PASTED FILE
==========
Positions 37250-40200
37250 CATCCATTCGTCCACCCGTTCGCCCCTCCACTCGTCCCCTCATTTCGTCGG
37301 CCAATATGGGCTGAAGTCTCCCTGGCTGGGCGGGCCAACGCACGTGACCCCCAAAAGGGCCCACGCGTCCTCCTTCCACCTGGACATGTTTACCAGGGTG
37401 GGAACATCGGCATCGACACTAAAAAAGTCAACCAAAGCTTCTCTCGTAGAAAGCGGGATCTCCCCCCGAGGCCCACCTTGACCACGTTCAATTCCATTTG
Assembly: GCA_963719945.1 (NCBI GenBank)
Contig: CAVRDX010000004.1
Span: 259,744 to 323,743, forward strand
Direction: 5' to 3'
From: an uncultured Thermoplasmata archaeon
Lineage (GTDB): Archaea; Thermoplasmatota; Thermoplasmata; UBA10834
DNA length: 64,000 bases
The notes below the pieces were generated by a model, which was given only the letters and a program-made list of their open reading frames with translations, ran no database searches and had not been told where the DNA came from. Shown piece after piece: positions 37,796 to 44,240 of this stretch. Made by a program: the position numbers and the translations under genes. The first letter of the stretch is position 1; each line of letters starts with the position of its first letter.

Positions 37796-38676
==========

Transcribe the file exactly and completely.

Positions 37250-40200
37250 CATCCATTCGTCCACCCGTTCGCCCCTCCACTCGTCCCCTCATTTCGTCGG
37301 CCAATATGGGCTGAAGTCTCCCTGGCTGGGCGGGCCAACGCACGTGACCCCCAAAAGGGCCCACGCGTCCTCCTTCCACCTGGACATGTTTACCAGGGTG
37401 GGAACATCGGCATCGACACTAAAAAAGTCAACCAAAGCTTCTCTCGTAGAAAGCGGGATCTCCCCCCGAGGCCCACCTTGACCACGTTCAATTCCATTTG
Assembly: GCA_963719945.1 (NCBI GenBank)
Contig: CAVRDX010000004.1
Span: 259,744 to 323,743, forward strand
Direction: 5' to 3'
From: an uncultured Thermoplasmata archaeon
Lineage (GTDB): Archaea; Thermoplasmatota; Thermoplasmata; UBA10834
DNA length: 64,000 bases
The notes below the pieces were generated by a model, which was given only the letters and a program-made list of their open reading frames with translations, ran no database searches and had not been told where the DNA came from. Shown piece after piece: positions 37,796 to 44,240 of this stretch. Made by a program: the position numbers and the translations under genes. The first letter of the stretch is position 1; each line of letters starts with the position of its first letter.

Positions 37796-38676